There's lots of talk this month about children's weights, how dangerously unhealthy they are, and what can be done to improve things. Since this blog started with my concerns about some current approaches to "childhood obesity" and what can be done "to prevent" it, it seems like the right time to focus on more positive and productive ways to approach the issue - for families, schools, and communities.
When it comes to children's physical and mental health, I am firmly in the camp of "above all else, do no harm." To avoid any potential harm of extreme attention to weight or BMI, I believe that any childhood weight discussion should be focused on what we can do to promote healthy weights for children all sizes and shapes. This avoids the potential harm of increased attention leading to increases is under-nutrition, eating disorders, and sized-based bullying. It also includes children and teens who may look "healthy" on the outside, but are not getting the nutrient-rich foods and active play that they need to grow strong bodies and smart brains.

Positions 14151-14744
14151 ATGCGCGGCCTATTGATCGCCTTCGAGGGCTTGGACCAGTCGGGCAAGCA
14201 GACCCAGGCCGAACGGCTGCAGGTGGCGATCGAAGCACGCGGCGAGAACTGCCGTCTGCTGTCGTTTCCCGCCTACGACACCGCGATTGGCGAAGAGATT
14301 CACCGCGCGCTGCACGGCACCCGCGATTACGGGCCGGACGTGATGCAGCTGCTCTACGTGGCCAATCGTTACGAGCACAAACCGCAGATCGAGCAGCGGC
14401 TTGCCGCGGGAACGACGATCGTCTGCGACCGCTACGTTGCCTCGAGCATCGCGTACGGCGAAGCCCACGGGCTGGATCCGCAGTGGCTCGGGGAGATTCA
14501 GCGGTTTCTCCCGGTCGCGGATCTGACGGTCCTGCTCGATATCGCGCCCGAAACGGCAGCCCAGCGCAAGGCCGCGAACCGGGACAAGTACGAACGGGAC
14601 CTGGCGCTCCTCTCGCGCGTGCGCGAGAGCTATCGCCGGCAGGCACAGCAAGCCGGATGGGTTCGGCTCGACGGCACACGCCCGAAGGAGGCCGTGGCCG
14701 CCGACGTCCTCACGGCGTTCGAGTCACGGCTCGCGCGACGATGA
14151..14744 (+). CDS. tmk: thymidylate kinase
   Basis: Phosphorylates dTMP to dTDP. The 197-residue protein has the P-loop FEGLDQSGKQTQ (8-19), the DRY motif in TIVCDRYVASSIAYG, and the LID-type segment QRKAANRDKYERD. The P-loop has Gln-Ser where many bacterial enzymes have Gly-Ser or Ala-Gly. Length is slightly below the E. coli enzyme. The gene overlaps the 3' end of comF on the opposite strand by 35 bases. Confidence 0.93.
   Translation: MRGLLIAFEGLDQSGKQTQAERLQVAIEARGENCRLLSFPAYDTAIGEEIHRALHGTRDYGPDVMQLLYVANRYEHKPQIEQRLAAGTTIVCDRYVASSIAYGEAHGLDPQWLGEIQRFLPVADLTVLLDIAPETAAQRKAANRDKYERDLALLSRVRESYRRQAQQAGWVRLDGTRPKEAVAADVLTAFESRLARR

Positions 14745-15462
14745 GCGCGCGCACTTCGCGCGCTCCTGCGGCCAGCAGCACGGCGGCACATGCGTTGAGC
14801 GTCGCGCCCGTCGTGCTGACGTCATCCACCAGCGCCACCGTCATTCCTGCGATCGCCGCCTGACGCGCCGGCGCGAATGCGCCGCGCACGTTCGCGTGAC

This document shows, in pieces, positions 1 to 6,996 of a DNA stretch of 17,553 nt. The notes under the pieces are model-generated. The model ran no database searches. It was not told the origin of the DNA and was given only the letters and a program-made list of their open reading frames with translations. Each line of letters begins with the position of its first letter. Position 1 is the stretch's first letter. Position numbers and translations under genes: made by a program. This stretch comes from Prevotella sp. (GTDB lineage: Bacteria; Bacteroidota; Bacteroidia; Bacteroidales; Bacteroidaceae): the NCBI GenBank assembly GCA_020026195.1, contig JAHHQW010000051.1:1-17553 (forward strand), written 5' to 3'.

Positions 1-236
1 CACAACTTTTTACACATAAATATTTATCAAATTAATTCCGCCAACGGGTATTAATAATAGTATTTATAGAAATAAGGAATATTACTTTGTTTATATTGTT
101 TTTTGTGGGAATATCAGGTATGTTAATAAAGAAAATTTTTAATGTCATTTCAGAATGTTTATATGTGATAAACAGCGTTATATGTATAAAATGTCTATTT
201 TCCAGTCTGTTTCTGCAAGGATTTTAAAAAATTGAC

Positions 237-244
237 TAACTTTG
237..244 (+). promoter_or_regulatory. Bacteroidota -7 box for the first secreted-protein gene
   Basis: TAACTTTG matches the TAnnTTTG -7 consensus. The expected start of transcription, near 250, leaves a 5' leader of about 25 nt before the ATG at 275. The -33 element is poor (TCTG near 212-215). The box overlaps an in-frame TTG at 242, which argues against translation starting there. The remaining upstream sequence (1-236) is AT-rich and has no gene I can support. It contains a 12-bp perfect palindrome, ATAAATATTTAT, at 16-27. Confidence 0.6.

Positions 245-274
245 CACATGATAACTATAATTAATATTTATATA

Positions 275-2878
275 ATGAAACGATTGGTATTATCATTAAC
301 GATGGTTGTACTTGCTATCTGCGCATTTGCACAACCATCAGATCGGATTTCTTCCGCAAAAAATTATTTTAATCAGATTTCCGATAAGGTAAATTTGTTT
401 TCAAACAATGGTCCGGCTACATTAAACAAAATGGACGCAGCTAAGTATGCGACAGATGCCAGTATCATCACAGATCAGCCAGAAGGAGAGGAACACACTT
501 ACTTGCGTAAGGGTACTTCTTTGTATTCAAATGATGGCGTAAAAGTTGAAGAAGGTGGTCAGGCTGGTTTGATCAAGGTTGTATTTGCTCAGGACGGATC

To kick things off for Fit Kids = Happy Kids Month, I am going to take a look at what families can do to help children have healthy weights. I'm starting with the 2006 poster from Montana Action for Healthy Kids pictured here. Fortunately, with one or two small additions, it is just a valuable today as it was four years ago. Stay tuned for the update ... it's all positive!